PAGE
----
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Mechanical and phytochemical protection mechanisms of Calligonum comosum in arid deserts

  • Sameh Soliman ,

    Roles Conceptualization, Data curation, Formal analysis, Funding acquisition, Investigation, Methodology, Supervision, Validation, Writing – original draft, Writing – review & editing

    Affiliations Sharjah Institute for Medical Research, University of Sharjah, Sharjah, United Arab Emirates, College of Pharmacy, University of Sharjah, Sharjah, United Arab Emirates, Faculty of Pharmacy, Zagazig University, Zagazig, Egypt

  • Mohammad G. Mohammad,

    Roles Investigation

    Affiliations Sharjah Institute for Medical Research, University of Sharjah, Sharjah, United Arab Emirates, Department of Medical Laboratory Sciences, Collage of Health Sciences, University of Sharjah, Sharjah, United Arab Emirates

  • Ali A. El-Keblawy,

    Roles Data curation, Resources, Validation, Writing – original draft

    Affiliations Department of Applied Biology, University of Sharjah, Sharjah, United Arab Emirates, Research Institutes of Science and Engineering, University of Sharjah, Sharjah, United Arab Emirates

  • Hany Omar,

    Roles Investigation, Resources

    Affiliations Sharjah Institute for Medical Research, University of Sharjah, Sharjah, United Arab Emirates, College of Pharmacy, University of Sharjah, Sharjah, United Arab Emirates

  • Mohamed Abouleish,

    Roles Investigation

    Affiliation Department of Biology, Chemistry and Environmental Sciences, College of Arts and Sciences, American University of Sharjah, Sharjah, UAE

  • Mohamed Madkour,

    Roles Investigation

    Affiliations Sharjah Institute for Medical Research, University of Sharjah, Sharjah, United Arab Emirates, Department of Medical Laboratory Sciences, Collage of Health Sciences, University of Sharjah, Sharjah, United Arab Emirates

  • Attiat Elnaggar,

    Roles Investigation

    Affiliation Research Institutes of Science and Engineering, University of Sharjah, Sharjah, United Arab Emirates

  • Racha M. Hosni

    Roles Investigation

    Affiliation Department of Medical Laboratory Sciences, Collage of Health Sciences, University of Sharjah, Sharjah, United Arab Emirates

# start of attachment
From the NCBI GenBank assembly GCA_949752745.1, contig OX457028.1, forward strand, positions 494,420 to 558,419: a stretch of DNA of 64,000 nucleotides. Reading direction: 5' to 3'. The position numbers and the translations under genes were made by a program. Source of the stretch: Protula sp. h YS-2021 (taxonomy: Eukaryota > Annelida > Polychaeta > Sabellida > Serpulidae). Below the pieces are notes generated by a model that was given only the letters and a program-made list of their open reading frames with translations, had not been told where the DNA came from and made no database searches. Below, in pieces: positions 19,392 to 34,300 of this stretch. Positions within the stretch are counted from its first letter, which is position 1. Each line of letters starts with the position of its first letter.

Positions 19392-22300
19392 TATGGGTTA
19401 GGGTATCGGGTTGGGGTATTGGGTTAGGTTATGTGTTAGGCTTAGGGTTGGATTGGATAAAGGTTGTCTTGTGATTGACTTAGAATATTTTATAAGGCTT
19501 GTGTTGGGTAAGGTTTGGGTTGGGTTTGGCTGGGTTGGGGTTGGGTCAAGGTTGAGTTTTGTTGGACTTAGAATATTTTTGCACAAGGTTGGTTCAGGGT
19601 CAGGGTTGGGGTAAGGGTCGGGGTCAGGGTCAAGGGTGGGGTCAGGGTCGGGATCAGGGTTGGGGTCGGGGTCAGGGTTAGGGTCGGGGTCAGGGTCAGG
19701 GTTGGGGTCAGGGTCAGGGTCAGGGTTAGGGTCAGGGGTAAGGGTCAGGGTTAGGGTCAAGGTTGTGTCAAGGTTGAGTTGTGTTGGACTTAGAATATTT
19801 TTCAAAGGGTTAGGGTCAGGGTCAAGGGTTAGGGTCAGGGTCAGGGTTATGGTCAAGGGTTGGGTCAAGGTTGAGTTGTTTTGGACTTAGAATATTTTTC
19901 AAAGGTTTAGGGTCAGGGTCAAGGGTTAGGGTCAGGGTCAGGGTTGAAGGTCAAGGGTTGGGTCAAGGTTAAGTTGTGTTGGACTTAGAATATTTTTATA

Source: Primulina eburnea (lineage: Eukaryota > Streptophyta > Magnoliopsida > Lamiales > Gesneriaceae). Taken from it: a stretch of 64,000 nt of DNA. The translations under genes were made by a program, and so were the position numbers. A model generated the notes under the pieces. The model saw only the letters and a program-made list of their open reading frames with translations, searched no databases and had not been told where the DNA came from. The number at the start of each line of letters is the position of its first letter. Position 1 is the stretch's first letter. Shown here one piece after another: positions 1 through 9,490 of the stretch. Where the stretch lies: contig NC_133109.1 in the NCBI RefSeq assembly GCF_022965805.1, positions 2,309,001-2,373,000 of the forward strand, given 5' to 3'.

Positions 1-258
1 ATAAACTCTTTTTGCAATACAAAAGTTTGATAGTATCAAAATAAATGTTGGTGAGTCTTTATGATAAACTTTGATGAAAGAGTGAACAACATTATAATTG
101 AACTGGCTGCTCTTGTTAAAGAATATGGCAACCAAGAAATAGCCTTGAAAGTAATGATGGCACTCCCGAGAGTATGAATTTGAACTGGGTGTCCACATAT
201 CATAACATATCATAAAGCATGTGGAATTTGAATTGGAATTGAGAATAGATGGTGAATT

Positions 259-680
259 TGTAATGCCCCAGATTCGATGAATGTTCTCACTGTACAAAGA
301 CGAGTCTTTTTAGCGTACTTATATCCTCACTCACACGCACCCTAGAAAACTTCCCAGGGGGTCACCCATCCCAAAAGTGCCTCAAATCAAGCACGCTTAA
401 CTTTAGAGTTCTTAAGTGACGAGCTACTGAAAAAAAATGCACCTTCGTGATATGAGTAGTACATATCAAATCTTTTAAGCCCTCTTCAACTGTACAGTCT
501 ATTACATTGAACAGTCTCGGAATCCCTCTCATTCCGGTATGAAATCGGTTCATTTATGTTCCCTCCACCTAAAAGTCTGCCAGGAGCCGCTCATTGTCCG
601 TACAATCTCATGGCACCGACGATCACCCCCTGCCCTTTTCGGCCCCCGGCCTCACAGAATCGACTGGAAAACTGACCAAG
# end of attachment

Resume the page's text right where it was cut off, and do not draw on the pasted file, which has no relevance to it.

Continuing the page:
Mechanical and phytochemical protection mechanisms of Calligonum comosum in arid deserts

  • Sameh Soliman, 
  • Mohammad G. Mohammad, 
  • Ali A. El-Keblawy, 
  • Hany Omar, 
  • Mohamed Abouleish, 
  • Mohamed Madkour, 
  • Attiat Elnaggar, 
  • Racha M. Hosni


Unlike animals, plants are sessile organisms, lacking circulating antibodies and specialized immune cells and are exposed to various harsh environmental conditions that make them at risk of being attacked by different pathogens and herbivores. Plants produce chemo-signals to respond to the surroundings and be able to distinguish between harmless and harmful signals. In this study, the production of phytochemicals as plant signaling mechanisms and their defensive roles in disease resistance and repelling herbivores are examined in Calligonum comosum. C. comosum is a leafless standalone perennial shrub widespread in sand dunes. The plant has the ability to survive the drastic environmental conditions of the arid/ hyperarid deserts of the Arabia. Structural anatomy and phytochemicals analyses were used to identify both mechanical and chemical defensive mechanisms in C. comosum. Microscopy-based investigations indicated that stems of this species developed hard structures in its outer layers including sclerenchyma and cluster crystals of calcium oxalate (CaOx). Sclerenchyma and CaOx are difficult to be eaten by herbivores and insects and can harm their mouthparts. On the other hand, the plant developed both short-distance (local) and long-distance (systematic over limited sphere) phytochemicals-producing cells located at its outer regions that is surrounding the inner nutrient-rich vascular system (VS). Local chemical was represented by phenolic idioblasts that were released in response to plant cutting. Systematic chemical was represented by toxic volatile oil containing ~50% benzaldehyde derivative (cuminaldehyde). The oil caused strong killing effect on both mammalian cells and microbial pathogens via either direct addition or indirect exposure to its vapor. The plants lost the oil content and allowed fungal growth once cut and dried. The localization of both defensive mechanisms to the outer region of the plant seemed to protect the inner nutrient-rich VS and hence maintained the plant survival. Surprisingly, in relation to traditional folklore use as medicine, local people use only green parts of the plant and only during the winter, where the plant found devoid of volatile oil and phenolic idioblasts. Moreover, it turns into recommendations for local people to avoid any health problems caused by the plant supply.